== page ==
The iconic clock tower is all that is left of the railroad depot that originally dominated this piece of land. Burlington Northern donated the land for Expo 74 and the result is a lovely park that anchors various events in downtown Spokane.
This is what it looked like before it became a park:
The old rail yards became the location of Expo ’74. Now known as Riverfront Park, the Spokane River flows past meadows used for outdoor concerts, the opera house, the convention center, sculptures, walking and biking paths, and an historic 1909 Looff Carousel.
Above photo found at https://flic.kr/p/6kNWCz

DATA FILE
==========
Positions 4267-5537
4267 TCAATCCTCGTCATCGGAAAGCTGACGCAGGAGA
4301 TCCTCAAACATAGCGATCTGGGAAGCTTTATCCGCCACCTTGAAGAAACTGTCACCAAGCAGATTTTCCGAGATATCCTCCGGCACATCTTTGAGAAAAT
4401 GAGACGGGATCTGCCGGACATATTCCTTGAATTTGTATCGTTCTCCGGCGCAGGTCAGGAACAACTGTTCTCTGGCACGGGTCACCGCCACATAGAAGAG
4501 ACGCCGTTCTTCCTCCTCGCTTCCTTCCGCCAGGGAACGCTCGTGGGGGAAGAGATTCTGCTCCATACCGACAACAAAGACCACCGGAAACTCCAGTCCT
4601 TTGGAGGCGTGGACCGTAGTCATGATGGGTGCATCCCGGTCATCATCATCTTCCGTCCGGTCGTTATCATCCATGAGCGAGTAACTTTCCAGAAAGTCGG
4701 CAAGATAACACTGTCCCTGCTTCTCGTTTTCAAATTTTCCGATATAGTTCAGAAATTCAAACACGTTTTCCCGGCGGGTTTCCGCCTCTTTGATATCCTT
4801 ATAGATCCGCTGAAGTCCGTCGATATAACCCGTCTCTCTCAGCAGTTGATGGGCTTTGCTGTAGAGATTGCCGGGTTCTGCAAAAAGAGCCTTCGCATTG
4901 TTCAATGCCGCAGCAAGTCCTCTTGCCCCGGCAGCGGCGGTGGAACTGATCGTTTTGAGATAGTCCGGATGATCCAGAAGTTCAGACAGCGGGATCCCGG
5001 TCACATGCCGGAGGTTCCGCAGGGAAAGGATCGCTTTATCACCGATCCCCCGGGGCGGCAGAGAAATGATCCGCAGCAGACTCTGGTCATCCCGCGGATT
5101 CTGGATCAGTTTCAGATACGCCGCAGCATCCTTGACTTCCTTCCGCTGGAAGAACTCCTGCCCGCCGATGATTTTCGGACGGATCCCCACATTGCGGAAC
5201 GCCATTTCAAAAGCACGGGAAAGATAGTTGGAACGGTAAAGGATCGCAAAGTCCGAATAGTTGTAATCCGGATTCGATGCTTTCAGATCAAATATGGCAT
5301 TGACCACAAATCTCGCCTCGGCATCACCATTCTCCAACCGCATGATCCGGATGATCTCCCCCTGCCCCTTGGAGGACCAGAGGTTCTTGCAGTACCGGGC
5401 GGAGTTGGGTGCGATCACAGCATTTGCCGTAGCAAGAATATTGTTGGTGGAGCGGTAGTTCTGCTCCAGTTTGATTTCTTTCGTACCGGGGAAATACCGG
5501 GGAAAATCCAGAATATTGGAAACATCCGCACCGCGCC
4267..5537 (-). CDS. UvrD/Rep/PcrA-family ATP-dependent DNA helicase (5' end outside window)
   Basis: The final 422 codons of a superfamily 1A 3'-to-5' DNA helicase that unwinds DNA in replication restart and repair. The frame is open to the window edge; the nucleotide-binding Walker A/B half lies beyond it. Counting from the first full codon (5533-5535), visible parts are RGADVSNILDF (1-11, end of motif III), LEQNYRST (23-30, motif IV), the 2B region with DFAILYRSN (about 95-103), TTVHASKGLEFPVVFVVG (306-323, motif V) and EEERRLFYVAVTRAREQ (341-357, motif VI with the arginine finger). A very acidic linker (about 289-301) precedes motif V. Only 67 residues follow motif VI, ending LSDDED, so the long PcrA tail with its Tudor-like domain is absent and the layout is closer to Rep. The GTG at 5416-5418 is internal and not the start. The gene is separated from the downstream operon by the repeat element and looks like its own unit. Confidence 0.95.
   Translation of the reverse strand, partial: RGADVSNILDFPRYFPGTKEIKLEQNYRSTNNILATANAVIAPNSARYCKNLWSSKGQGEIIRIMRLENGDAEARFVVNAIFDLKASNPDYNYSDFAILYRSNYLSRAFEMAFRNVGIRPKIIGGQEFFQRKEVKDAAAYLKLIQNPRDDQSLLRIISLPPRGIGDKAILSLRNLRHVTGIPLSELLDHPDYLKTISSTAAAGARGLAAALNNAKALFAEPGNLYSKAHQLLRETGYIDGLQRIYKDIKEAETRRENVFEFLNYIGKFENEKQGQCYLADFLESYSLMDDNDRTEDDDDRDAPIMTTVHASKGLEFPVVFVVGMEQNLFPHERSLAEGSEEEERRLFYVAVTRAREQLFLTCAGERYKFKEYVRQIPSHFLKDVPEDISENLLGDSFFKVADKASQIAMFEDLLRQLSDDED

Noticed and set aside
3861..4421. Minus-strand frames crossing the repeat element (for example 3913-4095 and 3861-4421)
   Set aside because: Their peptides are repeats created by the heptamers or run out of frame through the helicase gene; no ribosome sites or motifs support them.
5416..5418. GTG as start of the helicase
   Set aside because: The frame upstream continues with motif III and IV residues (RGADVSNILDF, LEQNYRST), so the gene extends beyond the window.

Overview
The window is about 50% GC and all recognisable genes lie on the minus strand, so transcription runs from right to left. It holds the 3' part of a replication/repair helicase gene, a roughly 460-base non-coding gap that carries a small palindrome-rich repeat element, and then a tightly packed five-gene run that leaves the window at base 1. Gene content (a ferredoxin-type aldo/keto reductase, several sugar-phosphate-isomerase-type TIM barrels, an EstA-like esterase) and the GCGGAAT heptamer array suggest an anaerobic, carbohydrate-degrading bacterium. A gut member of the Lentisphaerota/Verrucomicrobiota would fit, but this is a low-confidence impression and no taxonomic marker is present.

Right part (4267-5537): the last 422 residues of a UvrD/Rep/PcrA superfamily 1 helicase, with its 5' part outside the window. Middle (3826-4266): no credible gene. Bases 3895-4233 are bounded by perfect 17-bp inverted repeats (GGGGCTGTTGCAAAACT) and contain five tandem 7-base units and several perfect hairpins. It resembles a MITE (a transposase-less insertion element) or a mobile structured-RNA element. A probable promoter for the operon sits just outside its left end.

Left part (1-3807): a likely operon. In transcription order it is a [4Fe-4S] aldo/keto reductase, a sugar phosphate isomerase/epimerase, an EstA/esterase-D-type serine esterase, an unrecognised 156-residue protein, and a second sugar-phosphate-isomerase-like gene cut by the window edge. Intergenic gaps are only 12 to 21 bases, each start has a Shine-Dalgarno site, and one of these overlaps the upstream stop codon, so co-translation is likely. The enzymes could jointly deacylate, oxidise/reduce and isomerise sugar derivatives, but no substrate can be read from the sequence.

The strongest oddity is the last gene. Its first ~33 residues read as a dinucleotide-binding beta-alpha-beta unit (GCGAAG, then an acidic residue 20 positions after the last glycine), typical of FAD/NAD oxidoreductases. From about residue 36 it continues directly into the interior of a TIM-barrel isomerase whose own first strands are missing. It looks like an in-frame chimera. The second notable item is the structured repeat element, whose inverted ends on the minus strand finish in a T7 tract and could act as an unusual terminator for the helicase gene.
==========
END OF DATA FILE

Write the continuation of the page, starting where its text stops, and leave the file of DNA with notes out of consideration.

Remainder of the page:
This is a “recipe” that was used by another city just 12 years later, when Vancouver, British Columbia, hosted Expo ’86. Old rail yards and run-down property were turned into a beautiful showplace for the city to enjoy long after the Exposition left town.
**The photograph showing an Expo ’74 official program was found at https://www.flickr.com/photos/expomuseum/3505956193/in/set-72157617763182810
**All other photographs are my own, although obviously I took photos of old public images that were on display for all to see at Riverfront Park.
That’s a great idea. Pity the Olympics can’t be done in a similar way.
Amazing transformation! Most cities would just allow the property to rot as brownfield. Well played, Spokane!
It looks like the saved the most beautiful part – that clock tower – and made a new beautiful space.
Ha! I didn’t even catch that… I must be tired. Two hours of sleep does that to a person.